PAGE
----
Republicans have chosen Rep. Paul Ryan, the new chairman of the House Budget Committee, to respond to the president's State of the Union address tonight. In the civility intermission that has followed the assassination attempt against Rep. Gabby Giffords just outside Tucson, Ryan will no doubt be respectful, and sorrowful that he must dissent from the president's course. Don't be fooled.
Ryan is an Ayn Rand-quoting zealot, one of the Republican Party's self-styled "Young Guns." He's spent his adult life inside the Beltway, on the political right, with no experience in the world of business, labor, the executive branch or the private sector. Incubated in a right-wing think tank, writing speeches for Jack Kemp and William Bennett, he was elected to Congress at age 28. Ryan became the most loyal of loyal foot soldiers in the Congress presided over by Tom DeLay and Denny Hastert, a fact Ryan now glosses over as he describes those Congresses as "corrupt."
Ryan has been dubbed a Republican "thinker" by national reporters desperate to find someone they can praise in a party that was extreme before the Tea Partyers came to town. But, in fact, his rhetoric is a barely varnished echo of the ravings of Glenn Beck. He accuses Obama of a "treacherous plan," saying that Democrats have a "hardcore-left agenda," and claims that Democrats are steering the country "very far left, very fast" - a direction he describes as "completely antithetical to what this country is about."
This sort of rhetoric, once scorned as sophomoric at best, is now common currency on the Republican right. While Ryan will be careful to avoid such language in the GOP response to the State of the Union, he'll reveal his ideological zealotry in the policies he will propose.
Most of those policies will come from Ryan's "Roadmap for America's Future," a budget manifesto published last year that The Post's Ezra Klein aptly described as "nothing short of violent."
In a nation where the top 1 percent already captures 25 percent of the nation's income and possesses more wealth than the bottom 90 percent, the roadmap would give the richest households a new round of staggering tax cuts. It would reduce tax rates, eliminate taxes on capital gains, dividends and interest, and abolish the corporate tax, the estate tax and the alternative minimum tax.
The respected Center for Budget and Policy Priorities, drawing on estimates of the nonpartisan Tax Policy Center, concluded that the average tax cut for the top 1 percent of the population (with incomes over $633,000) would be $280,000. The richest one-tenth of one percent, who had incomes over $2.9 million in 2009, would pocket a handsome $1.7 million a year in tax breaks.
Some of this revenue would be replaced by a value-added tax that would raise the cost of every good Americans buy, ensuring that middle-income people would pay far more in taxes than they do now. Some would be made up by drastic cuts in health-care spending. Ryan's giveaway to the rich would also drive up federal deficits and debt.
Understanding the purpose of the "roadmap" is key to understanding Ryan. When he speaks of "fiscal responsibility," what he really means is that middle-class and working Americans will shoulder the responsibility of tackling debts and deficits, while multinational corporations and financial institutions will reap the benefits of favorable government policies and taxpayer-funded bailouts.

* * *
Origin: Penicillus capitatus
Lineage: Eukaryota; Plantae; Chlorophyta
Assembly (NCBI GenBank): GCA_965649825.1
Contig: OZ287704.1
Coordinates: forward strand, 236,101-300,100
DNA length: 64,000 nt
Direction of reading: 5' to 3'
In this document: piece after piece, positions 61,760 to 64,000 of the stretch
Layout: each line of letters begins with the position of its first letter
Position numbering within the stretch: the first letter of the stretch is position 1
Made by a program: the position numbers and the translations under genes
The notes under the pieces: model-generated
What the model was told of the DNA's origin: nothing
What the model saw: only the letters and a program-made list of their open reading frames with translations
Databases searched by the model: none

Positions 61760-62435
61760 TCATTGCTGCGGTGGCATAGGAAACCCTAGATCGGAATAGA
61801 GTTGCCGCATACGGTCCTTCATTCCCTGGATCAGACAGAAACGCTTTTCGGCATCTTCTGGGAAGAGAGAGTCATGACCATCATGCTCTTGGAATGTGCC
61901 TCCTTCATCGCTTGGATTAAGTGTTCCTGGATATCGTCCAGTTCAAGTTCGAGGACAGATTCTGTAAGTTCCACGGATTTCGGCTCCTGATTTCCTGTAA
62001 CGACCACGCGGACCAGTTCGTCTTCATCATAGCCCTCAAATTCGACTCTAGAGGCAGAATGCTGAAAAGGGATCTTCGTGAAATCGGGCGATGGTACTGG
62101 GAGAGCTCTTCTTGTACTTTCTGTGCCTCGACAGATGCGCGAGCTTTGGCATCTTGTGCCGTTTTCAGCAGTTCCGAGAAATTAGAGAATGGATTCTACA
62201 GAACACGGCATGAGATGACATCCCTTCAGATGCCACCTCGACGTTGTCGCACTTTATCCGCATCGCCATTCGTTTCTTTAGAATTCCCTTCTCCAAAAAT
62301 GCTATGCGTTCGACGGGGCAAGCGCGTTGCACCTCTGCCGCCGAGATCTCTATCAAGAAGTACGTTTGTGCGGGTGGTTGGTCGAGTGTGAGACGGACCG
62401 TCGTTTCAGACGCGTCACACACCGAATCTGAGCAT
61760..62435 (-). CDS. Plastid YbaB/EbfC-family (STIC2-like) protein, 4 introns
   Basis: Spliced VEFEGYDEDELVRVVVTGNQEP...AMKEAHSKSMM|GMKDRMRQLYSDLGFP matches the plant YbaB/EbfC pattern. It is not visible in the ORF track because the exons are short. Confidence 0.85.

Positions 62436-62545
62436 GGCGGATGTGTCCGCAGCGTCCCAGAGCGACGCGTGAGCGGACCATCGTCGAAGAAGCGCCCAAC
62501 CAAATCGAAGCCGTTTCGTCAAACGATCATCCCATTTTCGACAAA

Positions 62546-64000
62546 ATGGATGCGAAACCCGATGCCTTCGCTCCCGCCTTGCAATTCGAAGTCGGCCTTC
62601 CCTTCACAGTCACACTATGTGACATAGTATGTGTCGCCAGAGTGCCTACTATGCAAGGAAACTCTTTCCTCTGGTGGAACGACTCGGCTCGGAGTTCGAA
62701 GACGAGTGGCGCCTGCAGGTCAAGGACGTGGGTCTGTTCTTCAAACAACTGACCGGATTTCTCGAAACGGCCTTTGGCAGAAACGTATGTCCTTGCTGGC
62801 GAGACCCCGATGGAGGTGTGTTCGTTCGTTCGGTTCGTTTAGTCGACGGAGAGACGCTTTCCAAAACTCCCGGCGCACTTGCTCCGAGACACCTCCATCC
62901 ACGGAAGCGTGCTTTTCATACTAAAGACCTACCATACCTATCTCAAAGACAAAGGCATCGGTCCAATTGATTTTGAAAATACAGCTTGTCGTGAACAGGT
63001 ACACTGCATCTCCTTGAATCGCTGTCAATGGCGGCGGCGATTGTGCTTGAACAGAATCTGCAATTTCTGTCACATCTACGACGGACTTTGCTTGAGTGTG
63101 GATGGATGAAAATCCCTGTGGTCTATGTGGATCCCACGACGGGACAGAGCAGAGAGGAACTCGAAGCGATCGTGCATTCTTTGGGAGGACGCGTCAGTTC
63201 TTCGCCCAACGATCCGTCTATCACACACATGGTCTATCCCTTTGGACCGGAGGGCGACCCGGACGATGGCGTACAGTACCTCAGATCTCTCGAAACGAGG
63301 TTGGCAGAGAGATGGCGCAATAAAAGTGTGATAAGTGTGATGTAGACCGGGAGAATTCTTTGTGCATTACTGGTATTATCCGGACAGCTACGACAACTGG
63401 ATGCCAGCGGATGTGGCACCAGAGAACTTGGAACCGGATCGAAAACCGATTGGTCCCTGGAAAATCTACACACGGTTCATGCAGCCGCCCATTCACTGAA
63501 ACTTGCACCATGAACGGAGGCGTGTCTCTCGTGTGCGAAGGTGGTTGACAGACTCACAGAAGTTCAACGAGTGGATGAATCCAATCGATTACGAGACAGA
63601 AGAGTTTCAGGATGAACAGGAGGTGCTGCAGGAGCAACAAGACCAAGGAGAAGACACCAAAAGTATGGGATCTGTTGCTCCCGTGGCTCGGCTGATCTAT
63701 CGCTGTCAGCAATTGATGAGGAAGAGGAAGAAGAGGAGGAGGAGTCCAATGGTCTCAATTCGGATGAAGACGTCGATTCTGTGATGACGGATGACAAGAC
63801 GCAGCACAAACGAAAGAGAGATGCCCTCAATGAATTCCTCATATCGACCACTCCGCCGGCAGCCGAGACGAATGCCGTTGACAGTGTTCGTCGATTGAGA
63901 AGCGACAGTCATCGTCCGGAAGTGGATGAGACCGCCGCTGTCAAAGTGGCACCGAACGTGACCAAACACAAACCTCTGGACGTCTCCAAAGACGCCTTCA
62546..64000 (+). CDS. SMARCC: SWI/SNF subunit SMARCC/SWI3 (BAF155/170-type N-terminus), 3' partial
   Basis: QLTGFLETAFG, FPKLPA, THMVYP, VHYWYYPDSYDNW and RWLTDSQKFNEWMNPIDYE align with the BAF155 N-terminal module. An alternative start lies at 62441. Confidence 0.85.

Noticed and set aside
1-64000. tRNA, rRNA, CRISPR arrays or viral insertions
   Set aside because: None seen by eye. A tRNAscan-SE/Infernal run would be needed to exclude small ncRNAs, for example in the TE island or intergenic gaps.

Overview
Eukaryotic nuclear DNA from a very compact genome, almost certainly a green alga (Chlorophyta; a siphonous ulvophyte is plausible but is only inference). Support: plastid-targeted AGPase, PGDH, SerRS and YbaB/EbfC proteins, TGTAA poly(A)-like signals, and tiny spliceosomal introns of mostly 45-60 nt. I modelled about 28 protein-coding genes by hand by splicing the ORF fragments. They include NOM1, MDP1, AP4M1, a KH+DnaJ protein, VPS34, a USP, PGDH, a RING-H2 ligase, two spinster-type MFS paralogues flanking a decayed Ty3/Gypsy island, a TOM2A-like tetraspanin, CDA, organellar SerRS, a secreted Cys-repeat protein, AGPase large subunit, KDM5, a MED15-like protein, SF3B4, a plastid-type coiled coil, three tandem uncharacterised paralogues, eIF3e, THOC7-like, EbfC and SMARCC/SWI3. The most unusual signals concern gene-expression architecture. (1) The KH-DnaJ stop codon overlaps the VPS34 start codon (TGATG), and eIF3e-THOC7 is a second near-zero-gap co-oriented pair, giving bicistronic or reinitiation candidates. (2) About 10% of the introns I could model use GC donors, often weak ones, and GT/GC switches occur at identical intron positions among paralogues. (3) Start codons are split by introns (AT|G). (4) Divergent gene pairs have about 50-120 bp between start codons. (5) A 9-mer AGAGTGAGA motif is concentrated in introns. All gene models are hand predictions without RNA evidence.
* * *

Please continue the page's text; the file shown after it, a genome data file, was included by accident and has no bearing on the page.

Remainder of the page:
His plan would unravel employer-based health care by ending the tax exclusion for employer-sponsored health insurance. It would eliminate traditional Medicare, eviscerate Medicaid, and terminate the Children's Health Insurance Program. These would be replaced by a voucher system designed to lose value over time. Ryan would also use "price indexing" to slash average Social Security benefits by 16 percent for those retiring in 2050 and 28 percent in 2080.
As head of the House Budget Committee - accorded what House Speaker John Boehner calls "stunning and unprecedented" power to shape the budget - Ryan is leading the GOP's charge to cut $100 billion out of "non-security discretionary spending" this year - requiring cuts of 20 percent in everything from the FBI to cancer research, Pell grants for students, Head Start and grants to public school districts. This is a recipe, given the country's faltering growth, for increasing unemployment and misery.
Ryan, of course, refuses to identify which programs would be cut, or how deep the damage would be. "I'm a budgeteer," Ryan says. "I just bring down the cap" - an utterly irresponsible description of budgeting, which is entirely a question of choosing priorities.
As a career politician steeped in the art of "framing" a poll-tested, focus-grouped message to make it palatable, Ryan will no doubt sound reasonable, invoking basic American values, promising that jobs, growth and opportunity will result if only we adopt his priorities. But don't just listen to State of the Union platitudes. Consider the record and the proposed policies. Beneath that shock of unruly hair is an ideologue with extreme notions that, if adopted, would endanger our future, and leave most Americans far worse off.
Katrina vanden Heuvel is editor and publisher of The Nation. She writes a weekly online column for The Post.